At first glance, though, it looks like a good crust. Like the pizza at Mozza in Los Angeles, the cornicione here at Serious Pie is enormous. It is impossibly airy, filled with gaping air pockets you could land a jumbo jet in. But this is the sole strength of the crust. A crust can be as airy as helium for all I care, but if it doesn't taste good, then what's the point? And the Serious Pie crust, it must be said, doesn't taste all that great. The base of this surprisingly greasy Margherita was dusted with cornmeal which had soaked up some of the oil, and the cornicione was caked with what looked and tasted like clumps of very buttery flour. It was very unappealing.

The toppings fared no better, and in fact managed to be even less appetizing than the crust. The menu said this sauce was made with San Marzano tomatoes, but to taste them you sure as hell wouldn't know it. I make a basic San Marzano sauce on my homemade pizzas, and it's a thousand times more flavorful than Serious Pie's. Their sauce is also very chunky--large hunks of tomato lay scattered on the pizza like red hills on a Kansan plain at sunset. The so-called buffalo mozzarella used here was completely bland and lacked the creaminess of the buffalo mozz I've had, well, just about anywhere else. And the basil, sliced and minimal, was undetectable on the tongue.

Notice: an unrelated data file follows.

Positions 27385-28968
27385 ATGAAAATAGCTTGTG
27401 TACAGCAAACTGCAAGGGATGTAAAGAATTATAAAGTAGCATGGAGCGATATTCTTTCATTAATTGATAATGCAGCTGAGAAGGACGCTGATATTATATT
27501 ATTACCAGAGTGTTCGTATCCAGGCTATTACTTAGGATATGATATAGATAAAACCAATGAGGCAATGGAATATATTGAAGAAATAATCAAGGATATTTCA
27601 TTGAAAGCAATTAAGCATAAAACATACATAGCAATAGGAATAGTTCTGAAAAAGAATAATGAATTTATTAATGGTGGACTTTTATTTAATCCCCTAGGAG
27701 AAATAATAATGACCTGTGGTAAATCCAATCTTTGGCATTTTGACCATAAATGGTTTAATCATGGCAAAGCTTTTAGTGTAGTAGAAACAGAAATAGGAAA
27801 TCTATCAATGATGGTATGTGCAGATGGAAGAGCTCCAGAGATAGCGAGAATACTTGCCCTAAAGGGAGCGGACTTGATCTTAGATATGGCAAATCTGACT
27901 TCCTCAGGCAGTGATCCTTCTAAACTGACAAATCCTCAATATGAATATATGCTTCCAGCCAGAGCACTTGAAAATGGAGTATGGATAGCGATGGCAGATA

What was going on in that kitchen? I couldn't believe that such mediocrity could garner this ardent praise among the Seattle food community. Staring at my half-eaten Margherita, I wondered what they were seeing that I wasn't. Or rather, what they were eating that I wasn't.

I was just about to write Serious Pie off completely when my new friends Chris and Zen received their Fennel Sausage and Cherry Bomb Pepper pie ($16). Smelling it as it passed by, I knew at once it had to taste better than my Margherita, and this was confirmed the moment I sunk my teeth into it.

Oh the crust was just as disappointing as the one on my Margherita, but the toppings on this pizza more than made up for it. The fennel sausage is sweet, and delivers a robust, meaty punch the Margherita desperately needed. The peppers were even better: sweet, not at all spicy, but peppery enough to add a new dimension of flavor to the pie. These two ingredients rested atop the same bland tomato sauce, but they were so flavorful that I barely noticed anything else. This was a much tastier pizza than the Margherita, so much so that the presence of the Margherita on Serious Pie's menu is actually providing a great disservice to the restaurant's credibility. I mean, these two pizzas were like night and day. Do not, under any circumstances, allow yourself to order their Margherita. For $15, it's outright thievery.

But do order that sausage and pepper pie.